Are tea drinkers more likely than non tea drinkers to cope with the increased pressures of modern day life? They just may have an advantage when juggling hectic lives.
Scientists at Oxford University have discovered that a natural component in tea called L-theanine1 could be responsible for promoting a relaxed, yet alert state of mind.
This is a state of mind that many Australians - including office workers2, stay at home mums3, and manual labourers4, report can be difficult to achieve due to their hectic lifestyles. 73% of Australian mothers say that they can identify with "Mind Over-Load" a term which describes the pressures of hectic day to day routines and activities.
New consumer research revealed that almost three out of four women3 feel that they are living a "Mind Over-Load" lifestyle - always "on the go" and constantly rushing from one pressured situation to another. They say they are unable to relax due to their busy, stressed and often overwhelming lives. L-theanine - which is a natural amino acid - could provide the solution a relaxed, yet alert state of mind.
The extent of "Mind Over-Load" in Australia has been uncovered as part of Lipton's consumer research. It suggests that while many Australians are able to cope with increased pressures in their lives, they rarely feel that they have clarity of mind as increased stresses overtake their headspace.
Among the list of concerns that rarely leave our minds - whether immediate considerations or planning for the future - are budgeting (particularly meeting mortgage or rent payments), placing children in childcare and schools, long work hours, planning for retirement, and transport costs (whether it be airline flights or petrol for the car).
L-theanine research conducted by Oxford University1 - builds on findings by Japanese scientists, suggesting that L-theanine is responsible for promoting a feeling of relaxation, yet maintaining an alert mind. Research conducted at 50mg of L-theanine - the amount found in two to three cups of tea -naturally stimulates specific brain activity, known as alpha waves1. Alpha brain waves are associated with a feeling of a relaxed, yet alert mental state1.
Biopsychologist and Lead Scientist at the Beverage Global Technology Centre in the UK, Dr Gail Owen says: "The exciting new understanding of L-theanine in tea shows what tea drinkers have instinctively known; that tea can revive, relax and refresh all at the same time."
"The consumer research showed that Mind Over-Load is a feeling that just about everyone can identify with. We are bombarded by an increase of choices which means we have to spend time making sure that we make the right decision at every turn." Dr. Gail Owen says.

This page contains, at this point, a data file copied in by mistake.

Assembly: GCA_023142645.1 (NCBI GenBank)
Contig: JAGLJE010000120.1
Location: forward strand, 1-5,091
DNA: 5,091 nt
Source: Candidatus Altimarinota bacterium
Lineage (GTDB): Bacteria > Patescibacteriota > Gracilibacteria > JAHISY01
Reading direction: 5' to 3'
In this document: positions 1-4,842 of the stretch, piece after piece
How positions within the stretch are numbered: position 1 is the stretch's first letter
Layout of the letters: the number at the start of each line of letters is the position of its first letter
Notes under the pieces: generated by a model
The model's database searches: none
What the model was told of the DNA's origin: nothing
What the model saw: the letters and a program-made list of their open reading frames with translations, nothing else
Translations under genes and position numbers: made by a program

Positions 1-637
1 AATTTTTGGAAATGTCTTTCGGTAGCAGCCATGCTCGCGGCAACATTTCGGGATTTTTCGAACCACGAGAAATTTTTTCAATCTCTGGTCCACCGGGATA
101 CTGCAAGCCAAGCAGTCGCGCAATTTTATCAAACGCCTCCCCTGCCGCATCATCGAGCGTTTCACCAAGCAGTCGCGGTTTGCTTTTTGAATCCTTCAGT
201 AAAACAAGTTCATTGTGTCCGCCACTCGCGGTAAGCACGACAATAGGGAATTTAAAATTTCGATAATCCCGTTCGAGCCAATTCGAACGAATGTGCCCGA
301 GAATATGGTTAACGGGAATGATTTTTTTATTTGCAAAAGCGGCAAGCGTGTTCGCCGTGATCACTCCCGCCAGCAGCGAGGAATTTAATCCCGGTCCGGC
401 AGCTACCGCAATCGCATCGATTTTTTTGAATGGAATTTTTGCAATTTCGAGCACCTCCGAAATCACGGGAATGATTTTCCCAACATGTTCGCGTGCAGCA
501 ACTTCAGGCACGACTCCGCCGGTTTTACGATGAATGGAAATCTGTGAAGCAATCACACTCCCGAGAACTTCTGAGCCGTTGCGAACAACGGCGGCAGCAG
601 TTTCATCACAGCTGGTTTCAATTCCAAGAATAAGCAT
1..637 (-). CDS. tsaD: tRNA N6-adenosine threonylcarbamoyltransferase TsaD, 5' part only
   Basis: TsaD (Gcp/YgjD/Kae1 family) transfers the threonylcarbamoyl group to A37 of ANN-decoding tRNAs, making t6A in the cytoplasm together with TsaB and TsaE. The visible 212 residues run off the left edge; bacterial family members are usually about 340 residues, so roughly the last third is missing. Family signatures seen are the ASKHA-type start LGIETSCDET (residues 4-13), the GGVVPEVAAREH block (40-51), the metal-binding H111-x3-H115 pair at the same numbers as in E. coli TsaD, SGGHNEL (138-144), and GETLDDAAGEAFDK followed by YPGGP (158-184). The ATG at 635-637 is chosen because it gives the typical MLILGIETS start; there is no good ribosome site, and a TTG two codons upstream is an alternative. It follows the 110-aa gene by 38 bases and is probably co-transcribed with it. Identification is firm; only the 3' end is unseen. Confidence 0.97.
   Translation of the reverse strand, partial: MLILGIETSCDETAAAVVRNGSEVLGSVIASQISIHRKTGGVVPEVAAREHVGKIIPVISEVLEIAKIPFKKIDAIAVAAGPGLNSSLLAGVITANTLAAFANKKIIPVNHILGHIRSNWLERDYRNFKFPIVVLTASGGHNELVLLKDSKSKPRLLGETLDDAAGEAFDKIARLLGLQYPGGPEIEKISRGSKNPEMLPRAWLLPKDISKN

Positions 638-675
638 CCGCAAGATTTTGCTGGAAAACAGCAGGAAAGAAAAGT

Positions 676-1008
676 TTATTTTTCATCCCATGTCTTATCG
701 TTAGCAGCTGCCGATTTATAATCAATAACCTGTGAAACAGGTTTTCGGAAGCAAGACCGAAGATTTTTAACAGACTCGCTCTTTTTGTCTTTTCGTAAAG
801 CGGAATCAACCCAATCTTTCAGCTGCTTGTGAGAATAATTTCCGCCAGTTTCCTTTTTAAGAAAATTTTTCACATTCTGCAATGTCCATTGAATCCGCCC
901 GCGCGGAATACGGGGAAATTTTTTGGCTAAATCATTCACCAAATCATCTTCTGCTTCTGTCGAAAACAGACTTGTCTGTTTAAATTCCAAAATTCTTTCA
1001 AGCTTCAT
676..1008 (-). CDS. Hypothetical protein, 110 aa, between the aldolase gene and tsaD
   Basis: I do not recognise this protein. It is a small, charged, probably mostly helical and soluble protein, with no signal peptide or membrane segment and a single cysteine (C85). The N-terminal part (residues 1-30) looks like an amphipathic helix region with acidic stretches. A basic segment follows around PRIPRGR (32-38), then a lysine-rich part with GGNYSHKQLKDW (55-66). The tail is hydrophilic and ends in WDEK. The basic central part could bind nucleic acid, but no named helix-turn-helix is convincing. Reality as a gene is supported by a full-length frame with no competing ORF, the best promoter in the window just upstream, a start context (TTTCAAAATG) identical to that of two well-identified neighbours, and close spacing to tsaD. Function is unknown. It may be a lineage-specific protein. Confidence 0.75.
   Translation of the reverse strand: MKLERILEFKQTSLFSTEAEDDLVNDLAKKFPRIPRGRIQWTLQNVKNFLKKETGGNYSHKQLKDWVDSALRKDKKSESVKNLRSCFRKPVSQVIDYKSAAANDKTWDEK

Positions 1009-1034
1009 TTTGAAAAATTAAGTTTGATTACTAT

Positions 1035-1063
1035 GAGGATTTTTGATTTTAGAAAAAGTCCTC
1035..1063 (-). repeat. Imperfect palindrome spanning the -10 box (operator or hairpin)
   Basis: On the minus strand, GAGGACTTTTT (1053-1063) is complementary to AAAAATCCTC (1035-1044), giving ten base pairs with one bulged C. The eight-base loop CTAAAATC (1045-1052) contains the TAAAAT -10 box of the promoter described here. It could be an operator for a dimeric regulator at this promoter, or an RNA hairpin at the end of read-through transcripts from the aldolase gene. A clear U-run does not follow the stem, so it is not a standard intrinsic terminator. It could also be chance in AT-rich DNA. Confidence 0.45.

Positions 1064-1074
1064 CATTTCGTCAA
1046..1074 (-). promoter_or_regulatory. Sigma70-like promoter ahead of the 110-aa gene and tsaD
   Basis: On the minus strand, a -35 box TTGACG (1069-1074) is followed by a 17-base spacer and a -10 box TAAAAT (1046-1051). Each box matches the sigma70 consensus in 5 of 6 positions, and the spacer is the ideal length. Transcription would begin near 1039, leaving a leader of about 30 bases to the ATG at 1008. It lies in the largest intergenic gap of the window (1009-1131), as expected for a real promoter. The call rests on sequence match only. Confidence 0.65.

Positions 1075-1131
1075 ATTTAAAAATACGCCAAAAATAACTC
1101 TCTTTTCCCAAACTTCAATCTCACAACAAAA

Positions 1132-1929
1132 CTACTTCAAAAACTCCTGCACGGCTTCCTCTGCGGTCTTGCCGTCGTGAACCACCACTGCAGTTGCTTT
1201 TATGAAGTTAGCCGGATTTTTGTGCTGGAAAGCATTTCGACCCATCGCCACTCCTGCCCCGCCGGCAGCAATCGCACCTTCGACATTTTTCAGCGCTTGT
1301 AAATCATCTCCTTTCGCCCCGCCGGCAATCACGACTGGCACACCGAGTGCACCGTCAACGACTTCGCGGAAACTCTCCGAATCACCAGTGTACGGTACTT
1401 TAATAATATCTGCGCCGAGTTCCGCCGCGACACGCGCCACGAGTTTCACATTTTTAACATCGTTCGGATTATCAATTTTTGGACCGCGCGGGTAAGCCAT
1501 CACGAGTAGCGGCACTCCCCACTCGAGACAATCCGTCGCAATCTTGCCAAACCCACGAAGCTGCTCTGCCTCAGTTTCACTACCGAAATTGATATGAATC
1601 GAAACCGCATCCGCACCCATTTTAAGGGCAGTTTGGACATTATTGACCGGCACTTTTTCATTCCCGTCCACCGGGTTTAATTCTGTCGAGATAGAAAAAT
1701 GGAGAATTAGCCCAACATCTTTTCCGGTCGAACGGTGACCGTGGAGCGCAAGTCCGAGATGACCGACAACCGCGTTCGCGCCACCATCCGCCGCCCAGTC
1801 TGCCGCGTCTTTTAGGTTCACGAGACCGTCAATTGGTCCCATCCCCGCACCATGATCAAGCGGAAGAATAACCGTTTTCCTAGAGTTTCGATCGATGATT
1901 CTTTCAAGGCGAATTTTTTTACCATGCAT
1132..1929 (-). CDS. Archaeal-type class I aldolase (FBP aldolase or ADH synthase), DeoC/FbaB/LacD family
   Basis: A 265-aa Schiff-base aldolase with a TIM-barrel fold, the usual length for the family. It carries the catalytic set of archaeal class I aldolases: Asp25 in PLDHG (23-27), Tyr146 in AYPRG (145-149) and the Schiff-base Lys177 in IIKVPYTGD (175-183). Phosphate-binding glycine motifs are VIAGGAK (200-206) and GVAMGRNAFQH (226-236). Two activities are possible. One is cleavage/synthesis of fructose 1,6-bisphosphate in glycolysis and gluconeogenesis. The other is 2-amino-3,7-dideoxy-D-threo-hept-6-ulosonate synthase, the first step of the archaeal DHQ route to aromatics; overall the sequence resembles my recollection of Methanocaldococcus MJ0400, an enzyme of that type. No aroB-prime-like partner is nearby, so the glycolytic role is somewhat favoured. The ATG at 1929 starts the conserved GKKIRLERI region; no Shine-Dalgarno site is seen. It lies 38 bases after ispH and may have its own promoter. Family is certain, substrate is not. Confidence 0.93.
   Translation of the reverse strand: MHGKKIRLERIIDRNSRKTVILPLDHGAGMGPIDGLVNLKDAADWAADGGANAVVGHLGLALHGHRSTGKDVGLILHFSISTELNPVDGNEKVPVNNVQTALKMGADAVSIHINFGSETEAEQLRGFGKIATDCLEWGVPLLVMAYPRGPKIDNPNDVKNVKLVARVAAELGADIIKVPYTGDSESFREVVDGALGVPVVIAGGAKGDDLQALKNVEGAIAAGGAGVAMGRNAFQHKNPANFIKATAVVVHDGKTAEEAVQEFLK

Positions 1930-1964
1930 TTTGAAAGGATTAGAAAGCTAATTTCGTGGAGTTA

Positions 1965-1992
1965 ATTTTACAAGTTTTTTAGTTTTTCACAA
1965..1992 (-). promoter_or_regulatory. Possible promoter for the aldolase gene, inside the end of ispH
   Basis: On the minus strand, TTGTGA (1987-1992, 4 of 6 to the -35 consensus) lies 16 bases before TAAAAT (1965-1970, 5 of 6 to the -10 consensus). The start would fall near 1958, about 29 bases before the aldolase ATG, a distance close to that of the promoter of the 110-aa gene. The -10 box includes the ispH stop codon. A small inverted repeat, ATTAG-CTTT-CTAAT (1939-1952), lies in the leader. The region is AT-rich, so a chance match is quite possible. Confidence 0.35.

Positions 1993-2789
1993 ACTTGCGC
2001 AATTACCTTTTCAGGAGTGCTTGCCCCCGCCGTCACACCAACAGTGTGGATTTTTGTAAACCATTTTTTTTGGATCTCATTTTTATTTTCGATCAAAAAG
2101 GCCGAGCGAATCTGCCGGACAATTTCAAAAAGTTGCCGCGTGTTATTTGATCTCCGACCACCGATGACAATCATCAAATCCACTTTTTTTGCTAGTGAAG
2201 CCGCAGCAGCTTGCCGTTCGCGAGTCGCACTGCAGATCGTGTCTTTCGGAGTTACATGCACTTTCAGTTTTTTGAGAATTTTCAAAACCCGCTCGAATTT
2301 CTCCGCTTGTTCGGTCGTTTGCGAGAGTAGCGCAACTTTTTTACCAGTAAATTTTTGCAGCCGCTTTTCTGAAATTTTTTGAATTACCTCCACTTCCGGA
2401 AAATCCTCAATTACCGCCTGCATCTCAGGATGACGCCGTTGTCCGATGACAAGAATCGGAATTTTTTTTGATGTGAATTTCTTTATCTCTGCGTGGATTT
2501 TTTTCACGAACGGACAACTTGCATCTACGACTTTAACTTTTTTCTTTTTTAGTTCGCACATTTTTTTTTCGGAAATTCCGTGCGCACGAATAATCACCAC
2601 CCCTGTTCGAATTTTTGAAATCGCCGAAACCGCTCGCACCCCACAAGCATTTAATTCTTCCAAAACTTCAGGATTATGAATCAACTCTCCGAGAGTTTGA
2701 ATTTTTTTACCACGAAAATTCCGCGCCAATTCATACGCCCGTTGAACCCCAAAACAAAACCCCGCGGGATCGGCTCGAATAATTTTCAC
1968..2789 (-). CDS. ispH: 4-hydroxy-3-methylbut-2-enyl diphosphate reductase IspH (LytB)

"The understanding of L-theanine further reinforces the importance of how what we drink and eat impacts on our mental performance. All you need is the amount of L-theanine you would find in two to three cups of Lipton tea."
One of Australia's leading nutritionists, self-confessed tea lover Catherine Saxelby says that the discovery of L-theanine is just another great benefit to drinking tea.
"Australians don't have to suffer from Mind Over-Load. We work hard to be 'good' at what we do - whether it be a 'good' parent, employee, employer or grandparent. Now we have exciting research to prove what many have known for some time - which is that a cup of tea can help us to do this with a relaxed yet alert mind."
Further benefits of tea include that:
Dr Janet Bryan, psychologist at the University of South Australia comments: "Mental clarity is an exciting area of research and these promising studies have uncovered some exciting facts about the role of L-theanine in tea. While the findings are complex and need further research - particularly into more complex cognitive tasks - early indications are very positive."
For further information, go to www.lipton.com.au
1Nobre AC, 2005, Effects of theanine (50mg) on alpha activity in a naturalistic setting, Department of Experimental Psychology, Oxford University
2Talent2, Concentration at Work, April/ May 2006
3Newspoll Market Research, Sydney, April/May 2006
4Lakenbrink C et al, J Agric Food Chem. 2000;482848-2852
5Astill C, et al. J Agric Food Chem; 2001;49(1)5340-7